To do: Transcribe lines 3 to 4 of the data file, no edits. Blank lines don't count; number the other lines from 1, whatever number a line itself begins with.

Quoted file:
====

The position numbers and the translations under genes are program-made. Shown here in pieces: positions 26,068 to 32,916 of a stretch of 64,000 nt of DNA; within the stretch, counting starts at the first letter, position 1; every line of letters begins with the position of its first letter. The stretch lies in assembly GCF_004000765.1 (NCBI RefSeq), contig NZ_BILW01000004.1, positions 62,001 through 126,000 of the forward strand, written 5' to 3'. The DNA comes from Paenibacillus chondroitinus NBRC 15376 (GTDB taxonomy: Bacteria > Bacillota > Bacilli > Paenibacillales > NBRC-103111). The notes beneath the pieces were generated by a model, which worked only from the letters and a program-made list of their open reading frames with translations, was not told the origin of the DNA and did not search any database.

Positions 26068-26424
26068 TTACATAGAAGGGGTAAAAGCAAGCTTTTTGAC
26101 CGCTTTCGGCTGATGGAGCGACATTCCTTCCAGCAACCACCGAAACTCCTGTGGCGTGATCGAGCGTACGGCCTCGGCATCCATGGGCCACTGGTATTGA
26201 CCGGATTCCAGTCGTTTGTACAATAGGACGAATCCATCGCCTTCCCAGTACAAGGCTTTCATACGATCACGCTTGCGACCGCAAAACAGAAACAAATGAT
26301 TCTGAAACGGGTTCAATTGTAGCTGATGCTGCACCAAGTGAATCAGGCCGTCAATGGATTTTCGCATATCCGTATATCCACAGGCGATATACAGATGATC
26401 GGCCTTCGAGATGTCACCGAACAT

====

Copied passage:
26068 TTACATAGAAGGGGTAAAAGCAAGCTTTTTGAC
26101 CGCTTTCGGCTGATGGAGCGACATTCCTTCCAGCAACCACCGAAACTCCTGTGGCGTGATCGAGCGTACGGCCTCGGCATCCATGGGCCACTGGTATTGA